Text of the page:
Loneliness … exile … and ageing

Just like millions of Syrians, Haji Abu Mohammed was forced to leave Syria in his mid-sixties. According to him, his trip to Turkey is a double-exile, “I used to feel a sense of estrangement if I spent a day or two outside my city or my neighborhood in eastern al-Ghouta. So imagine what it is like when you live alone among people who do not speak your language, when you are old and only wish to enjoy the last years of life?”.

Although he left Syria with his wife and two of his sons, Abu Mohammed’s children enrolled in Turkish universities in two different cities, which meant that he and his wife live alone again. He says, “When I go to the mosque, my wife stays alone. I’m concerned for her when she stays alone, loneliness is bad. So we decided to travel to the city where my son is studying, although there are no Syrians there, so that we could keep our family together.”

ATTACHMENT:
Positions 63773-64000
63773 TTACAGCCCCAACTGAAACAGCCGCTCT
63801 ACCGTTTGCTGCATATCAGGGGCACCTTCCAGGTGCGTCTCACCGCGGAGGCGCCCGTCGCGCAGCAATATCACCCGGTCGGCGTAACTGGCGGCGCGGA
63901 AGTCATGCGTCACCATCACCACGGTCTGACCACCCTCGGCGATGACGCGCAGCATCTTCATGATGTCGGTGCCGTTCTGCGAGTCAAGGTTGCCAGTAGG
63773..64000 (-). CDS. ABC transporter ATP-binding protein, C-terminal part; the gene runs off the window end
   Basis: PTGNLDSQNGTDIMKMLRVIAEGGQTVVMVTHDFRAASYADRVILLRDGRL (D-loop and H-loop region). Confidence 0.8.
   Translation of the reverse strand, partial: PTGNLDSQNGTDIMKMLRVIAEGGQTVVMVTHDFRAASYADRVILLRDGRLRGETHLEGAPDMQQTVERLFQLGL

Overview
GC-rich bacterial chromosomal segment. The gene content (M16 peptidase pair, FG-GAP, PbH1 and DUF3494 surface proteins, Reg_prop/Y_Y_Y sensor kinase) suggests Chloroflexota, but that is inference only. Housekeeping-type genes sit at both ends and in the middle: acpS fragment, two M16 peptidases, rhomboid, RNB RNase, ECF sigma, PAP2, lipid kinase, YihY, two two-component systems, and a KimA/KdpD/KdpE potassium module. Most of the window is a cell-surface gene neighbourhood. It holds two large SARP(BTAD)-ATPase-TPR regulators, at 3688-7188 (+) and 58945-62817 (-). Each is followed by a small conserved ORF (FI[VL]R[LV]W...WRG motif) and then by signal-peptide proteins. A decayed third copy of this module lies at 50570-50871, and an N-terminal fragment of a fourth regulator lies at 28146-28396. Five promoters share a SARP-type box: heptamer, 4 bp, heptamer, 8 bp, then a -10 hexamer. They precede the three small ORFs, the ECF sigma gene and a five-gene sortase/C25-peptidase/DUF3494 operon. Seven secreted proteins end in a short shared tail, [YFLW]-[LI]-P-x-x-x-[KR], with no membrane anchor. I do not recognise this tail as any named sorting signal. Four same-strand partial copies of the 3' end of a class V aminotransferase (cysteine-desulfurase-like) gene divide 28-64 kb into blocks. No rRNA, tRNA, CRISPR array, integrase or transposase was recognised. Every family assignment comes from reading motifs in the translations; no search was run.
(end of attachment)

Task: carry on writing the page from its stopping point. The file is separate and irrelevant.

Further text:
A silent killer

However, while Haj Abu Mohammed considered moving to the new city as a way to overcome his loneliness, it in fact reinforced it, as he discovered a month later. He said, “We used to live in Iskenderun, where there were some Turkish people who know how to speak Arabic, there were also many Syrians. However, here in Trabzon, it is rare to hear Arabic spoken except by tourists from Gulf countries. Living here is more expensive because it is a tourist city, and my son spends most of his time at his university”.

Haj Abu Mohammed and his wife spend most of their time at home. Memories are the main thing they want to talk about most of the time. “We escape to our past, which we did not realize was so sweet at the time. We remember the days when we used to gather with our nine children around one table. I spend most of my time thinking about death, siege and the exile that has dispersed us and deprived me of my children. I can’t believe that I had nine children and now I’m spending my old age alone”, says Hajj Abu Mohammed, who allows the lesson to evade his eyes. He says “The quiet is killing me here. I miss their noise. May God bring them all to me”.

“Cut off from a tree”

“We used to call the lonely person who has no relatives as someone ‘cut off from a tree’, but in my case, I am the one who is cut off from the tree. I have a large family but I am cut off from it”. This is how the 33-year-old Huwaida sums up her story. She says, “Thank God I have a husband and three sons, they are the only people I know here but we (me and them) are all equally cut off from our roots”.